I'm a little bit confused about your fiancÚ's diagnosis. It usually starts with diverticulosis (sections of the colon that have bulged out in to pockets) which is a permanent condition, with possible interludes of diverticulitis (where the pockets have become infected and inflamed), which is a temporary condition treated with antibiotics and generally a few days of clear liquids and a few weeks of low residue diet in order to give the system a rest during treatment. If he was diagnosed with diverticulitis last year, then it should have been treated ,and as he recovered he should be switching to a diverticulosis diet. This link explains it better: www.mayoclinic.com/health/diverticulitis-d
Both my partner and I have diverticulosis, and have avoided having diverticulitis attacks by following high fibre diets. We both did build up the amount of fibre gradually (over weeks in his case, months in mine), but have both lived with this diagnosis for years. Honestly, we've both had less trouble with this since we increased our fibre, fat, and water intake. There are a few times where we've had some discomfort, but haven't been able to pin it down to a single "trigger" food --- most times it seems to be when we're at the lower end of fibre intake. We both have popcorn, nuts, seeds, and things with skins on a daily basis.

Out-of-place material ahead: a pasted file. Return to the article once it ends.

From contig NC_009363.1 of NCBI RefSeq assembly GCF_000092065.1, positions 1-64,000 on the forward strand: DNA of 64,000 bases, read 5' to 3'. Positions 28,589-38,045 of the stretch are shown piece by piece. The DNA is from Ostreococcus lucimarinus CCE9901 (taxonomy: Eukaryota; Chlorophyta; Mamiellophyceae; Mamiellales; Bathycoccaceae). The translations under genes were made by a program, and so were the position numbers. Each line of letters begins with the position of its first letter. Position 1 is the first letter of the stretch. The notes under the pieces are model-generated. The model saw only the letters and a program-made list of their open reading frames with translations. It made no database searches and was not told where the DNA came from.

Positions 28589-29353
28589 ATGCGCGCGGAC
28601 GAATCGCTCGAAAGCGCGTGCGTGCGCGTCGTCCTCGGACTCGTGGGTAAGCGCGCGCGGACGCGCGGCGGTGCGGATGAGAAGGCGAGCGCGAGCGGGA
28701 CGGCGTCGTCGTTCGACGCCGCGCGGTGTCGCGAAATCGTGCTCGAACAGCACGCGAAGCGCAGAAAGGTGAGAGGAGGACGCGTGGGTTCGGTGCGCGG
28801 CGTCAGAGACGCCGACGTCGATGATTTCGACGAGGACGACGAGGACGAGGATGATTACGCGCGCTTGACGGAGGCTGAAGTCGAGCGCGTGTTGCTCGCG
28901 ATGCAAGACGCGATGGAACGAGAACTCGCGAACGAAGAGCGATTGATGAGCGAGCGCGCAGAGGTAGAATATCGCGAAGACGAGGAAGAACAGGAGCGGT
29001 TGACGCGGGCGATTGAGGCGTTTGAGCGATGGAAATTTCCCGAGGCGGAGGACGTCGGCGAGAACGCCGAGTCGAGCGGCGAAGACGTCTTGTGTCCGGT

If your fiancÚ is still dealing with diverticulitis, then he should still be receiving treatment for it from a doctor. That doctor should be sending him to a dietitian for advice on dealing with it during treatment, and what changes to make after the diverticulitis is cleared up to hopefully avoid future attacks.
If his diverticulitis is cleared up and he's dealing with diverticulosis, then he should be looking at gradually increasing his fibre intake to the recommended 38g per day. Really, if he works his way up to eating in the same healthy style that you do, it should be the best thing for him.
If he is scared about making the change (which is absolutely understandable in anyone who has gone through that kind of pain!), then you both really should see if you can get in to a dietitian who can work with you both to gradually and safely make the changes.
Good luck to you all, and kudos on such a great attitude for teaching your daughter healthy eating!
Start weight: 240 lbs
Goal weight: 155 lbs
Afraid of a colonoscopy? Believe me - they are much less frightening than surgery and chemotherapy.
Colonoscopies allow polyps to be removed before they can become cancer, or let cancers be found before they are too widespread. If you are 50 or older, or have any symptoms, please don't let fear stop you from covering your butt.
| current weight: 0.8 over